Although the original focused on what you could do with a palm sized (“pencil sized” they hoped) projector, I’d always been rather been intrigued with the RFID part. These days, we’ve got the multitouch demos and cameras tracking markers in realtime, but the light detector + projector combo still seems like a promising combination. Just wanted to share/connect this to some older research. (…and if they’re the same group, I’m going to go find a wall for my forehead.)

  6. Neat stuff.

    It gets better, a DMD can slam out binary frames at 14,300 Hz and the sequence is short (on the order of 20 frames) so you can get a fix in about 1.4 milliseconds and after you have an absolute fix you can use coding tricks to drop the number of frames to do relative tracking, I’d put it at about 8 frames with a periodic 20 frame burst to cancel out cumulative errors.

    The actual reprojection is achieved by mapping the camera space to the projector space and fitting the point positions to identical virtual models. But it can get tricky without overdetermined sampling.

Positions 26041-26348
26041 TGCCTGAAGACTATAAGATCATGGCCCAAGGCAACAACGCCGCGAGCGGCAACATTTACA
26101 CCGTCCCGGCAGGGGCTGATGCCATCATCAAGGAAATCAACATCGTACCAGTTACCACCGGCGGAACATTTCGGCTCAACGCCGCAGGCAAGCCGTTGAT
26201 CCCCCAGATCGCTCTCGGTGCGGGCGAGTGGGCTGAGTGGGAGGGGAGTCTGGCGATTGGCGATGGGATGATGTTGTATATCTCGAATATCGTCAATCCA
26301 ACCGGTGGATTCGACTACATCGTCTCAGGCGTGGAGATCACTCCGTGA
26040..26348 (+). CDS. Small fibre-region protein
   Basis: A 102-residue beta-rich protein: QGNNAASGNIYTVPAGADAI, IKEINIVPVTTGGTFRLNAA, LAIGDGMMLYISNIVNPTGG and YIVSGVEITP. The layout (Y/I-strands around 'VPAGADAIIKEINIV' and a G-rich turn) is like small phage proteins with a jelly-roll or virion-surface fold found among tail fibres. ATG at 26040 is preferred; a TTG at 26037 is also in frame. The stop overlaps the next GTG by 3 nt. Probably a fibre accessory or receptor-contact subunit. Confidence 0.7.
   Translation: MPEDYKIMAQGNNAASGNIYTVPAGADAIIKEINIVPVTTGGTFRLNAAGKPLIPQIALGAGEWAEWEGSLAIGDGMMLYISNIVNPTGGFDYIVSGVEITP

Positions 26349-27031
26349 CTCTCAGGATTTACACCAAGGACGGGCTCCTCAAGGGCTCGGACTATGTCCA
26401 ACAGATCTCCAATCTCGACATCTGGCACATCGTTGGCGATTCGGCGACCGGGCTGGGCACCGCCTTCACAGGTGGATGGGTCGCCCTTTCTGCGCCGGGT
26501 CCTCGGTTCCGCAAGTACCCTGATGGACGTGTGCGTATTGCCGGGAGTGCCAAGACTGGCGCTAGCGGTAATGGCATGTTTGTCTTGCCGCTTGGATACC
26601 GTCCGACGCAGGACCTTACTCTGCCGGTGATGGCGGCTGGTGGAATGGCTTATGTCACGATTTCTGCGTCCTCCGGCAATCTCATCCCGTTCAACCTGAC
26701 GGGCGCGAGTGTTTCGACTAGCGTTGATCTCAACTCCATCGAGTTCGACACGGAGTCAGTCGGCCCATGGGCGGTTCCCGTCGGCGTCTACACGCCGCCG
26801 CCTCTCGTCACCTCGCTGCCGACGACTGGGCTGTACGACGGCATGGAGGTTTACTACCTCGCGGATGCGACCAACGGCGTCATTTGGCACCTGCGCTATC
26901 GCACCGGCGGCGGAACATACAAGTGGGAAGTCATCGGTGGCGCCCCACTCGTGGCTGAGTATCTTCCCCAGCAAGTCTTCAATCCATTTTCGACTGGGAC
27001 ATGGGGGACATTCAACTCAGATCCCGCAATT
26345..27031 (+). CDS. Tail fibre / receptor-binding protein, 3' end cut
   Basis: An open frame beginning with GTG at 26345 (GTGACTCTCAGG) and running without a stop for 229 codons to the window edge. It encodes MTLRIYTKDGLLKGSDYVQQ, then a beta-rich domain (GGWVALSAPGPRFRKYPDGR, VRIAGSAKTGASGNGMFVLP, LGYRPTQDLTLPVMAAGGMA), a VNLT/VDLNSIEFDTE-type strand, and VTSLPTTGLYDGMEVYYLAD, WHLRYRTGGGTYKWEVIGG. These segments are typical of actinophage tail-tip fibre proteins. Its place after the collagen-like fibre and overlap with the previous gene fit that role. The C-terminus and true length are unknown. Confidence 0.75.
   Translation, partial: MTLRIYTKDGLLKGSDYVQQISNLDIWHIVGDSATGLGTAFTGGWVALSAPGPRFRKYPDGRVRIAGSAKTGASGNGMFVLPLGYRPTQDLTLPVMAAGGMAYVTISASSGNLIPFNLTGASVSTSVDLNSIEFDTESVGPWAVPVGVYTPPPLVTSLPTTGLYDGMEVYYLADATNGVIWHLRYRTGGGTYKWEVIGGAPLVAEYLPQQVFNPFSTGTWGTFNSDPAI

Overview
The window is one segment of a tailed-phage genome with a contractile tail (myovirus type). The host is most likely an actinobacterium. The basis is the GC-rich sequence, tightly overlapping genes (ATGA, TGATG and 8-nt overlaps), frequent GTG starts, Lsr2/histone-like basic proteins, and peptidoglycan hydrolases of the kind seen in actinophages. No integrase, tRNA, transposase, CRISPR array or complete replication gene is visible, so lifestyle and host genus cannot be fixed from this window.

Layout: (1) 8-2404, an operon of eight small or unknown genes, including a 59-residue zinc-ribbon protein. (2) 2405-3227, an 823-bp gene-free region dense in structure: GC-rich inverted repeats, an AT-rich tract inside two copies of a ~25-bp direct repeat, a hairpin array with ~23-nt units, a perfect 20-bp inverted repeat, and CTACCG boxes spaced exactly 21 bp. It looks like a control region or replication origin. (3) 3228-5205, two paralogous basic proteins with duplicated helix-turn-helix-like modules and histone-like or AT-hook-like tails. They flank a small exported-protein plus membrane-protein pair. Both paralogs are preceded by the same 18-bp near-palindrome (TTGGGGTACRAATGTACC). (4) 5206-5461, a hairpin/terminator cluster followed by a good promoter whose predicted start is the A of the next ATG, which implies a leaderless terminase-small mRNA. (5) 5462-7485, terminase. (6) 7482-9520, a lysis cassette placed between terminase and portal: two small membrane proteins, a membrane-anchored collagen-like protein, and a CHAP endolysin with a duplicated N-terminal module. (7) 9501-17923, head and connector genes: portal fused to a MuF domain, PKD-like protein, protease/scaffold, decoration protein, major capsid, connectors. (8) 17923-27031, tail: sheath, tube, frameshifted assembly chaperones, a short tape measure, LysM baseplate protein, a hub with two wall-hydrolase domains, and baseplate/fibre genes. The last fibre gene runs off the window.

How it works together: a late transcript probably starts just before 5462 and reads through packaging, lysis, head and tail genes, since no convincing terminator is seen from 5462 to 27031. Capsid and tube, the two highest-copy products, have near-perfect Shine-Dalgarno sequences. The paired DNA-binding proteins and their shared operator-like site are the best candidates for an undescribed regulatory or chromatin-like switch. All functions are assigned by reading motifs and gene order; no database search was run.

This also burns resolution like nobody’s business. The actual resolutions with a close up are pretty miserable. Lots of anti aliasing going on too.

    Also check out this honest to goodness projector hack by the same guys:

  7. Some more comments to add to the discussion:

    1). For moving targets you don’t have to use the same search scheme as you already know roughly where the corners of the targers are (or were). You just need to be able to search those specific areas within a radius.

    2). There is no reason why multiple targets could not be placed in projection view, once calibrated each could have a different image projected onto each of them.